15 equal, fully amortizing monthly payments); (4) the monthly payment on any simultaneous loan; 12 (5) the monthly payment for mortgage-related obligations; (6) current debt obligations, alimony, and child support; (7) the monthly debt-to-income ratio or residual income; and (8) credit history. 13 To satisfy the QM requirements, the loan must meet certain restrictions on product features and points and fees as well as meet certain underwriting requirements. The loan must not have risky features such as negative amortization, interest-only payments, or balloon payments (except in certain circumstances). The term of the loan should not exceed 30 years. Point and fees should be less than or equal to 3 percent of the loan amount (higher percentages are allowed for loans of less than $100,000). Finally, the loan also must meet certain underwriting requirements. The creditor must take into account the monthly mortgage payment utilizing a fully amortizing schedule using the maximum rate that may apply during the first 5 years after the first payment. The creditor must consider and verify income or assets and current debt obligations, alimony, and child support. The rule also sets out three main categories of QMs that are presumed to comply with the ability-to-repay requirements: general, temporary, and 14 small creditor. Under the general category, all loans to borrowers with a monthly debt-to-income ratio of 43 percent or less that meet the restrictions on product features, points and fees, and underwriting requirements described above are QMs. 12 Simultaneous loan means another consumer credit transaction or certain home equity transaction that will be secured by the same dwelling and made to same consumer. 15 U.S.C. 1639c(a)(2); 12 C.F.R (b)(12). 13 The monthly debt-to-income ratio represents the percentage of a borrower s total monthly income that goes toward total monthly debt obligations, including the mortgage payments, simultaneous loans, mortgage-related obligations, current debt obligations, alimony, and child support. A higher ratio is generally associated with a higher risk that the borrower will have cash flow problems and may miss mortgage payments. The creditor can determine the appropriate ratio. 14 Small creditors are defined as those that issue no more than 500 first lien mortgages per year and have assets of $2 billion annually (adjusted for inflation). In February 2015, CFPB issued proposed regulations that would raise the loan origination limit for determining eligibility for small-creditor status from 500 originations secured by a first lien to 2,000 originations. 80 Fed. Reg (Feb. 11, 2015). Page 10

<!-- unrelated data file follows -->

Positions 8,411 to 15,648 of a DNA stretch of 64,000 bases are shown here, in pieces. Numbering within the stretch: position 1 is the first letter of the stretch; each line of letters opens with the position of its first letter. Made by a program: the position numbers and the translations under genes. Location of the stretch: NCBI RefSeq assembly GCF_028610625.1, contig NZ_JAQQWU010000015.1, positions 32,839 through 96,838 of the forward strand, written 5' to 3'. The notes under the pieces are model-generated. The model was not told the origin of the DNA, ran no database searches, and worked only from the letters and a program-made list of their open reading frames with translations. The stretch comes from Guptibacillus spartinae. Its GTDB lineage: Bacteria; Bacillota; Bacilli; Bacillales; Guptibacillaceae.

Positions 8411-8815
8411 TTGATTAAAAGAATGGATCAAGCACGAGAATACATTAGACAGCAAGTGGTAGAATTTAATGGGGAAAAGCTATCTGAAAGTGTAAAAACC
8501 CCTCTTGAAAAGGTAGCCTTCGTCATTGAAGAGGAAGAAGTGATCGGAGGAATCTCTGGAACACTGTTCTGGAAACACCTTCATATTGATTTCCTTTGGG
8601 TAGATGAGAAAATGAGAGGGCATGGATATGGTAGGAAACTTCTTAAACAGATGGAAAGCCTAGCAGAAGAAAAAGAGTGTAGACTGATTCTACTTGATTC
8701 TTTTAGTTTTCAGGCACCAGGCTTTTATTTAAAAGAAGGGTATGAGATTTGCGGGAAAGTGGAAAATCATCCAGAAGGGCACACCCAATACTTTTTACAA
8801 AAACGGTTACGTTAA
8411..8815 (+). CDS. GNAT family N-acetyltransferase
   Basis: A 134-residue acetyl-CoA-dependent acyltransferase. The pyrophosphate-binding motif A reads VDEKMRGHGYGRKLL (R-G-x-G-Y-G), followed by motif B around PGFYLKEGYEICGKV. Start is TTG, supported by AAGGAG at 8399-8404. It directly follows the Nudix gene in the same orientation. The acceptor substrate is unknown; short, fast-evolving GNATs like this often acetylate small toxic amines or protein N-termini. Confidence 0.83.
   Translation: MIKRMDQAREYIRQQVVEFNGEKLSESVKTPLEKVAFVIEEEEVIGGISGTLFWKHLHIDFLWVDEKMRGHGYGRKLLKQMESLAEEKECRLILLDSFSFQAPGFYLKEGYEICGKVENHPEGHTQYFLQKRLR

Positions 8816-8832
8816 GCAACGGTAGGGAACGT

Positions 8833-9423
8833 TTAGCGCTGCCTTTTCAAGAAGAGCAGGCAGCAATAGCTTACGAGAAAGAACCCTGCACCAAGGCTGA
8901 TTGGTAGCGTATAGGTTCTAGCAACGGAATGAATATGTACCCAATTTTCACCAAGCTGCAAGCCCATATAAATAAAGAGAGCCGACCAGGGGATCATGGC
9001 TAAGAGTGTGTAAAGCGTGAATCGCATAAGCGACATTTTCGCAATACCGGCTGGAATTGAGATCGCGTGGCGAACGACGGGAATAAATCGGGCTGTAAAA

16 Under the temporary category, loans that meet the restrictions on product features, and points and fees described above, and are eligible for purchase, insurance, or guarantee by Fannie Mae, Freddie Mac, FHA, USDA and its Rural Housing Service, or VA are QMs, but are not subject to a specific debt-to-income ratio. 15 Under the small-creditor category, loans must meet some restrictions on QMs such as product features and points and fees. Creditors must evaluate consumers debt-to-income ratio or residual income, but the loans are not subject to a specific debt-to-income ratio. Generally, these loans must be held in portfolio by a small creditor for at least 3 years. However, there is another category for small creditors in rural and underserved areas in which mortgages with balloon payments originated by such creditors can be QM loans. 16 If a lender originates a mortgage that meets the QM requirements and has an annual percentage rate (APR) within certain limits, the lender is presumed to have satisfied the ability-to-repay requirements and receives certain protections from liability. That is, these QMs have a safe harbor (a conclusive presumption that the lender has satisfied the ability-to-repay requirements) that immunizes the lender from claims related to the borrower s ability to repay. 17 Lenders still can receive some protection from liability if they originate higher-priced QMs (those with APRs above certain limits). That is, lenders are still presumed to have satisfied the ability-to-repay requirements, but borrowers can rebut the presumption. Borrowers can try to prove that based on information available to the lender at loan origination, the borrower would not have enough income left for living expenses after paying the mortgage and other debts. 15 This category is designated as temporary because it applies only as long as Fannie Mae and Freddie Mac remain in federal conservatorship or until January 10, 2021, whichever comes first. For the federal agencies, the category applies until an agency s own QM regulations take effect or until January 10, 2021, whichever comes first. HUD issued final QM regulations, which became effective in January VA issued interim final regulations in May 2014, which became effective immediately. USDA s Rural Housing Service issued proposed QM regulations in March A final rule issued in June 2013 provided a 2-year transition period during which small creditors that do not operate predominately in rural or underserved areas can offer balloon payment QMs if they hold the loans in portfolio C.F.R (e)(1). A conclusive presumption is a presumption that cannot be overcome by any additional evidence or argument, according to Black s Law Dictionary (9th ed. 2009). Page 11